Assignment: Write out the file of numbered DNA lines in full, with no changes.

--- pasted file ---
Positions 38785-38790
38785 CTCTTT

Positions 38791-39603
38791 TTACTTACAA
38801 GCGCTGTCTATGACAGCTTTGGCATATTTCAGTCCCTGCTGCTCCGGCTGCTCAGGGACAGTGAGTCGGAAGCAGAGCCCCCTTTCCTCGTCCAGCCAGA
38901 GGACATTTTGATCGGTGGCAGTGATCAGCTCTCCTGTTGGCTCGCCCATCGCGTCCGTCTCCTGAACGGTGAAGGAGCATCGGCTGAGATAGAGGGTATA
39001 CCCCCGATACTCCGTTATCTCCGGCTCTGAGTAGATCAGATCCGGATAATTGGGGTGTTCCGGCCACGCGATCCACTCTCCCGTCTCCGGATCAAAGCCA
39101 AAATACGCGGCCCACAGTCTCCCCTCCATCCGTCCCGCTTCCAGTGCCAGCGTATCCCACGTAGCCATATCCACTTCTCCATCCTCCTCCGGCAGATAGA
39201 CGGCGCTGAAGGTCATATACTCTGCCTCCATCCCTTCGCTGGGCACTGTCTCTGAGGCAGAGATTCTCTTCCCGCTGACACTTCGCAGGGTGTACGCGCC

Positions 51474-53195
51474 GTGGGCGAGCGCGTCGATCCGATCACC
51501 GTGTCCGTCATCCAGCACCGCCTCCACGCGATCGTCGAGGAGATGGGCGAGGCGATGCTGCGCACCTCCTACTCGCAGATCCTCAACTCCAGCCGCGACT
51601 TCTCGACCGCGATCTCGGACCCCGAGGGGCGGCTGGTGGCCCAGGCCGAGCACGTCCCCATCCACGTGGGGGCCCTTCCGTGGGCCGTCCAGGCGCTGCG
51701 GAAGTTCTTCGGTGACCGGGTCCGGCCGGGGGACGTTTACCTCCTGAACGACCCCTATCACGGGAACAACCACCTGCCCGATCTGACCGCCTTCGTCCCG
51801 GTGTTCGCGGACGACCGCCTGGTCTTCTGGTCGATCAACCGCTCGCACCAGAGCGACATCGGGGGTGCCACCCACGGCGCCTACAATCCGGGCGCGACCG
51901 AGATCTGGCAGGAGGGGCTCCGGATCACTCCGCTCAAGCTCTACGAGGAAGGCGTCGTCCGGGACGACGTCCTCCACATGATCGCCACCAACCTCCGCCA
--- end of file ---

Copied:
Positions 38785-38790
38785 CTCTTT

Positions 38791-39603
38791 TTACTTACAA
38801 GCGCTGTCTATGACAGCTTTGGCATATTTCAGTCCCTGCTGCTCCGGCTGCTCAGGGACAGTGAGTCGGAAGCAGAGCCCCCTTTCCTCGTCCAGCCAGA
38901 GGACATTTTGATCGGTGGCAGTGATCAGCTCTCCTGTTGGCTCGCCCATCGCGTCCGTCTCCTGAACGGTGAAGGAGCATCGGCTGAGATAGAGGGTATA
39001 CCCCCGATACTCCGTTATCTCCGGCTCTGAGTAGATCAGATCCGGATAATTGGGGTGTTCCGGCCACGCGATCCACTCTCCCGTCTCCGGATCAAAGCCA
39101 AAATACGCGGCCCACAGTCTCCCCTCCATCCGTCCCGCTTCCAGTGCCAGCGTATCCCACGTAGCCATATCCACTTCTCCATCCTCCTCCGGCAGATAGA
39201 CGGCGCTGAAGGTCATATACTCTGCCTCCATCCCTTCGCTGGGCACTGTCTCTGAGGCAGAGATTCTCTTCCCGCTGACACTTCGCAGGGTGTACGCGCC

Positions 51474-53195
51474 GTGGGCGAGCGCGTCGATCCGATCACC
51501 GTGTCCGTCATCCAGCACCGCCTCCACGCGATCGTCGAGGAGATGGGCGAGGCGATGCTGCGCACCTCCTACTCGCAGATCCTCAACTCCAGCCGCGACT
51601 TCTCGACCGCGATCTCGGACCCCGAGGGGCGGCTGGTGGCCCAGGCCGAGCACGTCCCCATCCACGTGGGGGCCCTTCCGTGGGCCGTCCAGGCGCTGCG
51701 GAAGTTCTTCGGTGACCGGGTCCGGCCGGGGGACGTTTACCTCCTGAACGACCCCTATCACGGGAACAACCACCTGCCCGATCTGACCGCCTTCGTCCCG
51801 GTGTTCGCGGACGACCGCCTGGTCTTCTGGTCGATCAACCGCTCGCACCAGAGCGACATCGGGGGTGCCACCCACGGCGCCTACAATCCGGGCGCGACCG
51901 AGATCTGGCAGGAGGGGCTCCGGATCACTCCGCTCAAGCTCTACGAGGAAGGCGTCGTCCGGGACGACGTCCTCCACATGATCGCCACCAACCTCCGCCA